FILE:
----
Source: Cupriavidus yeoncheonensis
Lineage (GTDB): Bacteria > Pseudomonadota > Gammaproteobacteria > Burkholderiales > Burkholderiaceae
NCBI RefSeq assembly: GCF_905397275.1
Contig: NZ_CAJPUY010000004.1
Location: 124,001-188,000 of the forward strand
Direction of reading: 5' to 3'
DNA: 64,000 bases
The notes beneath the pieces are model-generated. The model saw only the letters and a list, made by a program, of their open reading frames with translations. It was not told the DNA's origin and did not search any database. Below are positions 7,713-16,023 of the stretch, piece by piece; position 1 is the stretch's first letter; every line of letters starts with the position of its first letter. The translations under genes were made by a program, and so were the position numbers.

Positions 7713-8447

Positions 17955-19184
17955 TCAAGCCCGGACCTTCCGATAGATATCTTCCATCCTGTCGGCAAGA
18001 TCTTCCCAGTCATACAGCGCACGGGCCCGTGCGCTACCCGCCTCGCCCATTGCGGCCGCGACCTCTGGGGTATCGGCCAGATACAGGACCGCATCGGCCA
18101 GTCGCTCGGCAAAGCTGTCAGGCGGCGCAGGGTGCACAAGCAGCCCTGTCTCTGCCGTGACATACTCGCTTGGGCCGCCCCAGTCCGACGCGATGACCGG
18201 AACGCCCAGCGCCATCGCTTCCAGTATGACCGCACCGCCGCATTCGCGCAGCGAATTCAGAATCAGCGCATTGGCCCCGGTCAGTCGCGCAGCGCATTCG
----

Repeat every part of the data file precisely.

Source: Cupriavidus yeoncheonensis
Lineage (GTDB): Bacteria > Pseudomonadota > Gammaproteobacteria > Burkholderiales > Burkholderiaceae
NCBI RefSeq assembly: GCF_905397275.1
Contig: NZ_CAJPUY010000004.1
Location: 124,001-188,000 of the forward strand
Direction of reading: 5' to 3'
DNA: 64,000 bases
The notes beneath the pieces are model-generated. The model saw only the letters and a list, made by a program, of their open reading frames with translations. It was not told the DNA's origin and did not search any database. Below are positions 7,713-16,023 of the stretch, piece by piece; position 1 is the stretch's first letter; every line of letters starts with the position of its first letter. The translations under genes were made by a program, and so were the position numbers.

Positions 7713-8447

Positions 17955-19184
17955 TCAAGCCCGGACCTTCCGATAGATATCTTCCATCCTGTCGGCAAGA
18001 TCTTCCCAGTCATACAGCGCACGGGCCCGTGCGCTACCCGCCTCGCCCATTGCGGCCGCGACCTCTGGGGTATCGGCCAGATACAGGACCGCATCGGCCA
18101 GTCGCTCGGCAAAGCTGTCAGGCGGCGCAGGGTGCACAAGCAGCCCTGTCTCTGCCGTGACATACTCGCTTGGGCCGCCCCAGTCCGACGCGATGACCGG
18201 AACGCCCAGCGCCATCGCTTCCAGTATGACCGCACCGCCGCATTCGCGCAGCGAATTCAGAATCAGCGCATTGGCCCCGGTCAGTCGCGCAGCGCATTCG